Generation of raptor diversity in Europe: linking speciation with climate changes and the ability to migrate

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Biodiversity and Conservation


Raptor migration is a conspicuous phenomenon in many locations globally (Bildstein, 2018). Numerous raptors, 183 out of 313 (58%) species worldwide, abandon their breeding grounds and, often gathering in large flocks, move away at predictable times and places to reach distant areas located sometimes in different continents (Bildstein, Smith & Yosef, 2007; Ferguson-Lees & Christie, 2001). Raptor migration has been extensively monitored to assess long-term population trends and to determine raptor flight behavior, migration corridors, as well as breeding and non-breeding grounds (Bildstein, 2006). However, much remains to be investigated concerning the causes and function of raptor migration, or why a majority of species are migratory but still others remain sedentary. In addition, several works link migratory behavior in birds to increased diversification and speciation (Rolland et al., 2014; Oatley, Simmons & Fuchs, 2015).

Recent molecular advances have shown that there are in fact two distantly related groups of diurnal raptors, convergent in their morphology and general ecology (Jarvis et al., 2014). On one side, are the true falcons and allies, in the Order Falconiformes. On the other side, eagles, hawks, kites, harriers, and vultures constitute the Order Accipitriformes, with the New World vultures (Family Cathartidae or Order Cathartiformes, depending on the source, Del Hoyo, Elliott & Sargatal, 1994; Del Hoyo, 2020) forming a sister group of all remaining Accipitriformes (Jarvis et al., 2014). According to Ericson (2012), the early radiation of Falconiformes took place in South America, whereas Accipitriformes emerged in Africa. Today, these two orders have gained a cosmopolitan distribution and species of the two orders tend to co-occur in most environments. There are many migratory species or populations within both Falconiformes and Accipitriformes (Bildstein, 2006) in both the Nearctic and the Palearctic, implying that long-distance migratory behavior has evolved multiple times and that it is a rather plastic trait (Nagy, Végvári & Varga, 2017).

Europe is the land mass with the highest proportion of migratory species of birds of prey in the world (Bildstein, 2006), and there is also a large absolute number of species considering its relatively small area compared to the remaining of the Palearctic and also the Nearctic. North America, for instance, doubles the surface of Europe and, at similar latitudes and climates, holds a smaller raptor community with fewer long-distance migratory species. Why this is so has never been explained nor explored so far. Also overlooked, even though it should be obvious glancing at any bird guide (e.g., Svensson et al., 1999) or raptor biology book (Ferguson-Lees & Christie, 2001), is the fact that there are numerous groups (mainly duets and trios) of morphologically and ecologically similar raptorial species in the European portion of the Western Palearctic. The species conforming these groups may look so similar in appearance, even if differing in body size, that their field identification at a distance may be challenging (Negro, 1991; Forsman, 2016). We refer to pairs of species such as the Eurasian (Falco tinnunculus) and the lesser kestrels (F. naumanni), the lesser and greater spotted eagles (Clanga pomarina and C. clanga), or trios including, for instance, Montagu’s harrier (Circus pygargus), hen harrier (C. cyaneus) and pallid harrier (C. macrourus).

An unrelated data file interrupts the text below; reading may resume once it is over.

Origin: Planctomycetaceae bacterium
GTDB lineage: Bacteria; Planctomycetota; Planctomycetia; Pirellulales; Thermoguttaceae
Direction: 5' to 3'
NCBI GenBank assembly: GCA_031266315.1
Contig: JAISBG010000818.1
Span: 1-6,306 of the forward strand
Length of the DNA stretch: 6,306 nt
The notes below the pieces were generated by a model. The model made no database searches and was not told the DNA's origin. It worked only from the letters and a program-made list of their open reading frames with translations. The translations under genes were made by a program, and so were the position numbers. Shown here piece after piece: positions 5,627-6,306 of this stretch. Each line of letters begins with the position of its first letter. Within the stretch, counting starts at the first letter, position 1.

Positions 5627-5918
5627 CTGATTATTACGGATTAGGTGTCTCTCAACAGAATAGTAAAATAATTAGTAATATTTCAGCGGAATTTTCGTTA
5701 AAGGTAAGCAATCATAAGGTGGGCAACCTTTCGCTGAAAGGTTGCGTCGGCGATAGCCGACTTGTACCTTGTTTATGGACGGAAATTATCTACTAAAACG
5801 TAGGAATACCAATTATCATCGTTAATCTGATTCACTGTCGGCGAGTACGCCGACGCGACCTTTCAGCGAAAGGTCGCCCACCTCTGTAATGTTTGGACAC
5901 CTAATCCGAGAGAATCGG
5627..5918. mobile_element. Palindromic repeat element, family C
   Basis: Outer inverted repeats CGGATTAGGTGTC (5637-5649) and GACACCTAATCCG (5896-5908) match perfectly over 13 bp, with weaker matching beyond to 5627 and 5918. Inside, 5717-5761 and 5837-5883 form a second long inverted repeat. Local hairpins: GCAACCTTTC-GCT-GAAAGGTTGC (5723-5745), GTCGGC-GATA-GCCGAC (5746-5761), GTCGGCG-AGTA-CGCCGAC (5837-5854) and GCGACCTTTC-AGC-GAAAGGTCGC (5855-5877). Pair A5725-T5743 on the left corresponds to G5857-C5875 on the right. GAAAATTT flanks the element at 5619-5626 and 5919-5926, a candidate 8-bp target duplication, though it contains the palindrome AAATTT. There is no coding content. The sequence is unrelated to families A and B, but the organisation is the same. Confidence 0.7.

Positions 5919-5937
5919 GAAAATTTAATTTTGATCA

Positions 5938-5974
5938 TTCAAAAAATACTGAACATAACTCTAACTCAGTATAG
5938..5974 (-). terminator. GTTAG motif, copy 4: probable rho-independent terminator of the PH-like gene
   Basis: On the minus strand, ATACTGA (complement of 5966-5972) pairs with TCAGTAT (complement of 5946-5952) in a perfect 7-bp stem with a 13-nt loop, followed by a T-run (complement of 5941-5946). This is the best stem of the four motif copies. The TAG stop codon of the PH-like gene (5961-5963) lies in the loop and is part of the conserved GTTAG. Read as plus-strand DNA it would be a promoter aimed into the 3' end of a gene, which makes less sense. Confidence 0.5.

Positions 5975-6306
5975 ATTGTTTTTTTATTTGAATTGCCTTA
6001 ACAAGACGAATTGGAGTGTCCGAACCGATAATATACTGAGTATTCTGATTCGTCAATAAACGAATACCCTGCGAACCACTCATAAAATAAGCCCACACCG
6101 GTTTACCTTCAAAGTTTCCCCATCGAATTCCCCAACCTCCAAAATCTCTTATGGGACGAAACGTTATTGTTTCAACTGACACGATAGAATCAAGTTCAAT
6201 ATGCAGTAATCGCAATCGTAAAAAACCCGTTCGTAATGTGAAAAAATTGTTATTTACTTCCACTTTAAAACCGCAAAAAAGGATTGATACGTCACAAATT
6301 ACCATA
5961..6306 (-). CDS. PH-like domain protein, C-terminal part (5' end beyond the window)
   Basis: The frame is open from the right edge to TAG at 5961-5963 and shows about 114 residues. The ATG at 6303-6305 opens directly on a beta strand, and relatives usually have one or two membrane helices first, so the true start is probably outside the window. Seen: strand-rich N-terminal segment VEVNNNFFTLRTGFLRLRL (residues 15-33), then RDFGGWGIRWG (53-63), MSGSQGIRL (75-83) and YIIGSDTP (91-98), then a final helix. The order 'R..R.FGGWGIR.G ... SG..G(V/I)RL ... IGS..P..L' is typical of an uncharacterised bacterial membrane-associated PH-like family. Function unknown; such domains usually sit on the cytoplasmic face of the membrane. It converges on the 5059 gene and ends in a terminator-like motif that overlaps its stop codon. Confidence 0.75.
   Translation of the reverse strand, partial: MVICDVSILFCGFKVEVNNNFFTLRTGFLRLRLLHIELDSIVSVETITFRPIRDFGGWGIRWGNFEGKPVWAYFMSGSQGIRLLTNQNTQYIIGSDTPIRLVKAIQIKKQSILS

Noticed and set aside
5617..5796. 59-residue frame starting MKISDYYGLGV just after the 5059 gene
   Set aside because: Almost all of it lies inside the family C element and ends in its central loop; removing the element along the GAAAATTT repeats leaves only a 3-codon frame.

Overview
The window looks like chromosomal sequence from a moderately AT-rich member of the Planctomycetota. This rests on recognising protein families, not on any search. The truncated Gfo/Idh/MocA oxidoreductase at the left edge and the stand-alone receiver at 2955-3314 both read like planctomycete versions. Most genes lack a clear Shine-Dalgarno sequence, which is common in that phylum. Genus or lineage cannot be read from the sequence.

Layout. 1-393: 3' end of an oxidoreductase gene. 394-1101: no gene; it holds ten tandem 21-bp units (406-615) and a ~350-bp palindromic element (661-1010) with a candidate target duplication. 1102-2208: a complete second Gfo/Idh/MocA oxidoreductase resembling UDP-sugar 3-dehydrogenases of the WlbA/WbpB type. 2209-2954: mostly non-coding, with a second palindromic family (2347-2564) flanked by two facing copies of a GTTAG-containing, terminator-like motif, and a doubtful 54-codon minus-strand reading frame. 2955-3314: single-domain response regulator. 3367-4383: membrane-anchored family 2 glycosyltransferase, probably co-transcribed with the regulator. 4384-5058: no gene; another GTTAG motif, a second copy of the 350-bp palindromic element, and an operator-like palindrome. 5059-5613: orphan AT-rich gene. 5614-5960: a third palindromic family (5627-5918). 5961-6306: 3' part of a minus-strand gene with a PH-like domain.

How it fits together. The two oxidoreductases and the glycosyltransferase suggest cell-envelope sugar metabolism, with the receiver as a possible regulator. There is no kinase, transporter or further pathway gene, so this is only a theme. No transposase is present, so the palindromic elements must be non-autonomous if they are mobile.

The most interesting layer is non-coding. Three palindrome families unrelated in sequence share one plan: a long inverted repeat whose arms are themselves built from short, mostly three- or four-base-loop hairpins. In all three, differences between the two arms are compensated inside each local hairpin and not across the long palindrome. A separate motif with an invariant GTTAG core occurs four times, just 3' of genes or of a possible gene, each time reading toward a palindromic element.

Morphologically and ecologically similar species living in sympatry are expected to use common resources within a scenario of competition, that may be particularly acute in apical predators preying on animal prey species (Schoener, 1983; Chen, Li & Li, 2022). The wider availability of trophic resources during the reproductive period allows cohabitation of species of different size in the same niches resulting in a denser community packing. However, during winter, larger species may monopolize their respective niches, obligating smaller species to migrate. The role of interspecific competition in the evolution of migration is an old idea in community ecology (e.g., Cox, 1968). How it may operate for raptorial species is still an open question.

Considering evolutionary time, Europe was greatly affected by Pleistocene glaciations in the last 2.5 million years, which had a profound effect on the composition and distribution of genetic lineages of practically all organisms living in this landmass (Drovetski et al., 2018). The European Pleistocene refugial paradigm implies that a large part of Europe was covered by ice on glacial times, forcing temperate and boreal taxa into milder southern refugia. In interglacial times, populations recolonized vacant northern regions, but isolation and demographic reductions in the refugia for thousands of years often had led to behavioral and genetic divergence which impeded genetic admixture of populations originating in different areas. The first reviews of glacial species included poorly dispersive organisms such as mammals, trees or insects (Hewitt, 1996, 2000; Taberlet et al., 1998). Those seminal works, however, lacked examples of birds, by definition organisms with high dispersal capabilities (Drovetski et al., 2018). Concerning raptors, two cases conforming to the described paradigm, and leading to full speciation, have been described: two eagle species (Aquila adalberti and A. heliaca, Ferrer & Negro, 2004), and two kite species (Milvus migrans and M. Milvus, Roques & Negro, 2005). Another example in owls (Pellegrino et al., 2014), involves two different genetic clades within the same taxonomic species (Athene noctua) in Europe. A review of the refugial paradigm for the whole community of diurnal birds of prey is not yet available.